Minnesota State Senator Scott Jensen has been vindicated on his claim that hospitals stand to make more money from diagnosing patients with coronavirus than they do from treating regular patients with respiratory ailments.
Jensen has sounded the alarm about the potential for corruption of COVID-19 statistics and reporting for over two weeks. He appeared on Fox News earlier this month to explain how Minnesota’s standards for labeling a death as virus related seem to be lackadaisical and may be ripe for exploitation. He later pointed out how hospitals benefit financially from such a diagnosis. Now, his concerns have been vindicated by fact checkers at a national level.
“Hospital administrators might well want to see COVID-19 attached to a discharge summary or a death certificate,” Jensen said in a recent Facebook video.
“Why? Because if it’s a straight-forward, garden-variety pneumonia that a person is admitted to the hospital for — if they’re Medicare — typically the diagnosis-related group lump sum payment would be $5,000. But if it’s COVID-19 pneumonia, then it’s $13,000 and if that COVID-19 pneumonia patient ends up on a ventilator it goes up to $39,000.”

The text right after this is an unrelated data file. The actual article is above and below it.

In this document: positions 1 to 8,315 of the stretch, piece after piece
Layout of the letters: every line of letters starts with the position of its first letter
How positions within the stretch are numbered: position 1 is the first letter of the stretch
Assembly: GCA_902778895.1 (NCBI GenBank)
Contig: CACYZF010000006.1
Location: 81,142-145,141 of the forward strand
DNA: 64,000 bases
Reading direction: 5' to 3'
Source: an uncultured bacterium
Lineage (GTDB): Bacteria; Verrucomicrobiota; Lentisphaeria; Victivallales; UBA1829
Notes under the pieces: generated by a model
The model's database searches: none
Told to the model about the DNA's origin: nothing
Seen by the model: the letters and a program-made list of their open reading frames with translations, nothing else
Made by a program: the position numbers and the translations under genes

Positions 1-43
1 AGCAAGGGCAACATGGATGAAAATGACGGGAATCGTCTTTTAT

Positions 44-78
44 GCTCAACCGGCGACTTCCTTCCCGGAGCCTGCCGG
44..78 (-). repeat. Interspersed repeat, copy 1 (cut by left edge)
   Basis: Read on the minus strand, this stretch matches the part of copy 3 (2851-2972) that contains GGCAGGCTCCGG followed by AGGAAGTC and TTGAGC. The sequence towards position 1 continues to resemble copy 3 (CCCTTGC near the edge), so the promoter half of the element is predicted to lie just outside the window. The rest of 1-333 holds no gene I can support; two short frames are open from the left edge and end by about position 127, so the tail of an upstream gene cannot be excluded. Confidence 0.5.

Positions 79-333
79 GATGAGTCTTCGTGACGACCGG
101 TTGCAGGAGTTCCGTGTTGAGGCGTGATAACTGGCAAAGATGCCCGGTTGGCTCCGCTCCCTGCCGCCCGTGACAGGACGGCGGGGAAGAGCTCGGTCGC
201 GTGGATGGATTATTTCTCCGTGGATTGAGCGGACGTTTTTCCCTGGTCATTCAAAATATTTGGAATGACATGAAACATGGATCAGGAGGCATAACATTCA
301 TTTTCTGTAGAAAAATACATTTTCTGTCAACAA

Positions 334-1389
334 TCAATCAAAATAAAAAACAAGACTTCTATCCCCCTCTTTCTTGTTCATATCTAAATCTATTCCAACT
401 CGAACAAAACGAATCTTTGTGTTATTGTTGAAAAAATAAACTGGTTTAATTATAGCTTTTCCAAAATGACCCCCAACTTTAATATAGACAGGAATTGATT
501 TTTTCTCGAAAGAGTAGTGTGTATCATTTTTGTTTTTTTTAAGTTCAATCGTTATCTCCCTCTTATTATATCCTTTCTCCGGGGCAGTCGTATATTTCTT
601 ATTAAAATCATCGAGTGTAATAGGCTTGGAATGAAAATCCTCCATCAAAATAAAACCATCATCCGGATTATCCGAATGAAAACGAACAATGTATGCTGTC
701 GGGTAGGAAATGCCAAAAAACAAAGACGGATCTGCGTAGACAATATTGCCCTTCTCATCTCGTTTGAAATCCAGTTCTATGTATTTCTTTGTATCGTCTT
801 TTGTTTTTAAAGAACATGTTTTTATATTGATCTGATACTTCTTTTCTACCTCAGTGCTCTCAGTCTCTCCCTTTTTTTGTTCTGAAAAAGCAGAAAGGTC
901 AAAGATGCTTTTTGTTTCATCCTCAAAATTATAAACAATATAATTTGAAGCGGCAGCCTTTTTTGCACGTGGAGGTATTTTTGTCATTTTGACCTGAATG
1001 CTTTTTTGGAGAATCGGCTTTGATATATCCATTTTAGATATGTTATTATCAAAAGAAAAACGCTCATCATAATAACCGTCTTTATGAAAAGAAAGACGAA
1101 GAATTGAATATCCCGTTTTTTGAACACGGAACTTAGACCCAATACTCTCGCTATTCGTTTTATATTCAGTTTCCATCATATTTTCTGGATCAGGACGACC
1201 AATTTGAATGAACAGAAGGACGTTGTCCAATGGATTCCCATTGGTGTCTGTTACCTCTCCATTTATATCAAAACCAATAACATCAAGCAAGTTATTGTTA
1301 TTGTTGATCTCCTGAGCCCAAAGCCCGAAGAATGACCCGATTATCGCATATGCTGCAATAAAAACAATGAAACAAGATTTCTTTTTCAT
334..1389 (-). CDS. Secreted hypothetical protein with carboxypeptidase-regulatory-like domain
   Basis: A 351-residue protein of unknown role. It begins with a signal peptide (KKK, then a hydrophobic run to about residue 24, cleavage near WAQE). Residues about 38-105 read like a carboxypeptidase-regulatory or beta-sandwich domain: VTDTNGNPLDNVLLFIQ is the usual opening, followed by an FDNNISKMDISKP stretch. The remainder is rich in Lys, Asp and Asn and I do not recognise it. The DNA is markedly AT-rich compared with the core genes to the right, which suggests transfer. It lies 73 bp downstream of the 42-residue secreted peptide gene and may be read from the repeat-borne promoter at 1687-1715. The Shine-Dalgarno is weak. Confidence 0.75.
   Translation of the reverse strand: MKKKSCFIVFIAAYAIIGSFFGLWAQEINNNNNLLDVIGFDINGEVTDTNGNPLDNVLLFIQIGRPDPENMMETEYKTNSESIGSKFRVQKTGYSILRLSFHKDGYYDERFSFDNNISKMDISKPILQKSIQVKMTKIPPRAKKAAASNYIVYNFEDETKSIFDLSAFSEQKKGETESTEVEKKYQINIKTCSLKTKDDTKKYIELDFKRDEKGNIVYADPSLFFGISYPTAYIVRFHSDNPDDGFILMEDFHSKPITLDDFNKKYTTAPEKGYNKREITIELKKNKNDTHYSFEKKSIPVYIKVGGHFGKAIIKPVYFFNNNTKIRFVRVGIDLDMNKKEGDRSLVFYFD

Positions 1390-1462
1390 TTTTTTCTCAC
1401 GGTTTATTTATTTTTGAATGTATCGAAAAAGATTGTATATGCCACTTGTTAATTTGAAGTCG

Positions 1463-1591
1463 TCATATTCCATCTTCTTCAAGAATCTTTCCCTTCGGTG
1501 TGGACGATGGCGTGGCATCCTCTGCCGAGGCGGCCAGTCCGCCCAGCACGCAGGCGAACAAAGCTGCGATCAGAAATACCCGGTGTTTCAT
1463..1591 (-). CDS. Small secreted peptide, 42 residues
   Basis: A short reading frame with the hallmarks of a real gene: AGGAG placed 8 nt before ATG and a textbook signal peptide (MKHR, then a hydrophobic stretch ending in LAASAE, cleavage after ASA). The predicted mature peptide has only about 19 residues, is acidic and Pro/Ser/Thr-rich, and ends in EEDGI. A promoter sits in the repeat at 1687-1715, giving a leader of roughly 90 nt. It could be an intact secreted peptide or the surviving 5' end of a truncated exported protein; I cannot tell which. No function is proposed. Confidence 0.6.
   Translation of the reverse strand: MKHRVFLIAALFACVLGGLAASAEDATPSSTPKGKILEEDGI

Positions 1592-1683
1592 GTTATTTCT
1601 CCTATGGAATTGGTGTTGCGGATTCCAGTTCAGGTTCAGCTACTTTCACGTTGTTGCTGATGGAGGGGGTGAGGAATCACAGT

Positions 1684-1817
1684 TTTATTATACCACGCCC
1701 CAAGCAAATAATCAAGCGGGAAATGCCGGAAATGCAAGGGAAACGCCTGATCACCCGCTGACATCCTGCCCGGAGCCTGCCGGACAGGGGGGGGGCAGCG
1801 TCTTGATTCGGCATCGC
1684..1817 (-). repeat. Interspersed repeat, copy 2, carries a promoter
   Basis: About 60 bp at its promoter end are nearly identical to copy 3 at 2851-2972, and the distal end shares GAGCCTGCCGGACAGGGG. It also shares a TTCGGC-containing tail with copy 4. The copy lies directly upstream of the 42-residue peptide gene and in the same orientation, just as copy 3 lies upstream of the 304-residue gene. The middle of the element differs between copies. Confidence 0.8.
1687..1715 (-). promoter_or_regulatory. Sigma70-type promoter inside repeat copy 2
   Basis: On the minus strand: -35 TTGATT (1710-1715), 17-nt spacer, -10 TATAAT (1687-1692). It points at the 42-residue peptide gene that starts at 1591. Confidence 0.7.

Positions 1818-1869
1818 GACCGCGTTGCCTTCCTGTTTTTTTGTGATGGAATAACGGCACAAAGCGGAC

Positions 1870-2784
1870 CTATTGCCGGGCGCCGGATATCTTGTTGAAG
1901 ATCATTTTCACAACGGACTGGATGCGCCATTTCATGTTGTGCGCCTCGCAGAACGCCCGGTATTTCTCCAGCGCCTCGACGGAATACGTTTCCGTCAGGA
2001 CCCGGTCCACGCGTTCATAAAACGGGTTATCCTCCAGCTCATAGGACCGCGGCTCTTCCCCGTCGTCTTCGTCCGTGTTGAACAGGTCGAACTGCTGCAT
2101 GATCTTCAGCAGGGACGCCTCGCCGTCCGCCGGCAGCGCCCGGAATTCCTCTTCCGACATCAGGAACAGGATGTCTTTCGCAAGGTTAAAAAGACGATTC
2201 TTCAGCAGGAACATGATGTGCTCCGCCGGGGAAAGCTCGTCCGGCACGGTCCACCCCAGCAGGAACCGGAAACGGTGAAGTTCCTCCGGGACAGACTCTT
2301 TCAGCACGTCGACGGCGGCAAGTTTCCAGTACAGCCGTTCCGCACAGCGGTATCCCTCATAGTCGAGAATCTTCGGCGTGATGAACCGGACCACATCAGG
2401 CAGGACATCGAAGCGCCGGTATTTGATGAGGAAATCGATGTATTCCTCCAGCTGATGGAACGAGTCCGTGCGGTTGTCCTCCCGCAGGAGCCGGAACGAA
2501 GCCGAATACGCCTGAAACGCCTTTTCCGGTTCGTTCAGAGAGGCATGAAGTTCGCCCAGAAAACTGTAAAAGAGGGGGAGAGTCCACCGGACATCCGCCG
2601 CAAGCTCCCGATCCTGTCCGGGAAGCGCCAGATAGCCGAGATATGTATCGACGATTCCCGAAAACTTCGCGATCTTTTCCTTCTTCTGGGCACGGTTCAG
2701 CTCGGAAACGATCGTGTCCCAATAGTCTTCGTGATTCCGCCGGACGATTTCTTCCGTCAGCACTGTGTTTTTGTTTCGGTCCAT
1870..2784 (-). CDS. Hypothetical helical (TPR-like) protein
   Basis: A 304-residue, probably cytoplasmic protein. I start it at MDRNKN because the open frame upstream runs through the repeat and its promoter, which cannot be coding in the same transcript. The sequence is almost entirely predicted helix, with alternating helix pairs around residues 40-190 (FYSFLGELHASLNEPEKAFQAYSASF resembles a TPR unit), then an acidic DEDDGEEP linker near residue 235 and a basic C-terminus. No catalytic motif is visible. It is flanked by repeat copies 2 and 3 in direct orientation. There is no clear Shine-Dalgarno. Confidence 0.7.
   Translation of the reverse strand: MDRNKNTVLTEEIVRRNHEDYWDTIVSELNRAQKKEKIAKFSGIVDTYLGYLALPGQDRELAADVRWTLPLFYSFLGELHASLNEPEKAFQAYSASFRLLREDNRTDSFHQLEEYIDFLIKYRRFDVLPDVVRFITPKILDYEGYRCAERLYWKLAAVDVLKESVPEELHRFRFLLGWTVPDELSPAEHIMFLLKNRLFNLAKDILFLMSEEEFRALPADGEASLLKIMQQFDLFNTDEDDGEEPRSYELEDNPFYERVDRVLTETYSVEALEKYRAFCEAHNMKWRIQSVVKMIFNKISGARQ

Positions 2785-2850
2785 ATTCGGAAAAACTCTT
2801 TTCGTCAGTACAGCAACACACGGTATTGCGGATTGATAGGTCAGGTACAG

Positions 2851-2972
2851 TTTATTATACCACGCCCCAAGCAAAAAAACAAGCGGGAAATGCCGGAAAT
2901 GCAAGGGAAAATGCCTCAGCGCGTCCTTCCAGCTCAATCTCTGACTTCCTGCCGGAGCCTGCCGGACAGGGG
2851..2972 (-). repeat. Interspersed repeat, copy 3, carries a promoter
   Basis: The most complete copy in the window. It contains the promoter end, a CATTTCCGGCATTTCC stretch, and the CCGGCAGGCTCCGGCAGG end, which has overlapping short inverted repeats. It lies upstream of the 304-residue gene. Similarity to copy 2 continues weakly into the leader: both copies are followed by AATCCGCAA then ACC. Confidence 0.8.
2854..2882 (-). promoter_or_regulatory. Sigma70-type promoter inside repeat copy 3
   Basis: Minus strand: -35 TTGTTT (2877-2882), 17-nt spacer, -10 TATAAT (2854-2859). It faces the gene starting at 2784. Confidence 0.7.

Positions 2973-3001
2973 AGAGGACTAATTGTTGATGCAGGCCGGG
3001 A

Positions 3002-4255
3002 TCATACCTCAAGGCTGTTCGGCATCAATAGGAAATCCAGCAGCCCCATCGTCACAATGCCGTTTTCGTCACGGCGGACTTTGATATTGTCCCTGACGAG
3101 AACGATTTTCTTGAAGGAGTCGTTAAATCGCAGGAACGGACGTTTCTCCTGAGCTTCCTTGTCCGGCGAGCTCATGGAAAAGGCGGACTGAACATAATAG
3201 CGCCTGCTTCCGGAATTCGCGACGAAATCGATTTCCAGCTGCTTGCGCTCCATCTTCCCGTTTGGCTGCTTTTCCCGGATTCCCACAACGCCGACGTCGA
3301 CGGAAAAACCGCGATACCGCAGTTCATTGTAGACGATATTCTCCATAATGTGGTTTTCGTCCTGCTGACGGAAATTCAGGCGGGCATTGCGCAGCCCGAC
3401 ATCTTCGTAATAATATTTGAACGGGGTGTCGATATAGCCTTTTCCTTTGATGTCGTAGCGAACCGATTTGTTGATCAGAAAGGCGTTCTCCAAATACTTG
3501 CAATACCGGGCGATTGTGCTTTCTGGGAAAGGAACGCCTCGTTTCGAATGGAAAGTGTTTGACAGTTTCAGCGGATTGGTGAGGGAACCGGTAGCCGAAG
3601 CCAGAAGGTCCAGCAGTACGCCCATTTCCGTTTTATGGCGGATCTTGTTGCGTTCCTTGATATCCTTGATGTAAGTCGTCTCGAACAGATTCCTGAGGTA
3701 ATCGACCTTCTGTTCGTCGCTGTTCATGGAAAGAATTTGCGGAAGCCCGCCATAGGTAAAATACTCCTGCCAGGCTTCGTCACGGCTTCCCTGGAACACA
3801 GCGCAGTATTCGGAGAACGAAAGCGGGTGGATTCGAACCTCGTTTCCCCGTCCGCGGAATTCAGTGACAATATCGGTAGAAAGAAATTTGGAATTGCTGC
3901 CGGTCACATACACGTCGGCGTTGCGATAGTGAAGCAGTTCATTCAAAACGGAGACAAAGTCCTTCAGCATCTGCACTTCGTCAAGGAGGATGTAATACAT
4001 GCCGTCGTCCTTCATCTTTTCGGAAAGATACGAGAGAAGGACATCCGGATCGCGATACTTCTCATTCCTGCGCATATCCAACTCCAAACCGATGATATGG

Fact checkers say that the claims the Republican State Senator has made about the economics of hospitals and the coronavirus are true, per USA Today.
“The dollar amounts Jensen cited are roughly what we found in an analysis published April 7 by the Kaiser Family Foundation, a leading source of health information,” says PolitiFact.
Dr. Marty Makary, a surgeon and professor of health policy and management at John Hopkins Bloomberg School of Public Health also told USA Today that Jensen’s statements are accurate. “What Scott Jensen said sounds right to me,” he told the outlet in an email.
Jensen is clear that he does not blame individual physicians for any corruption that may occur. Rather, he’s concerned that administrators and other more powerful individuals in the healthcare field may pressure doctors to add a COVID-19 diagnosis to death certificates, even when no specific test for the virus was completed.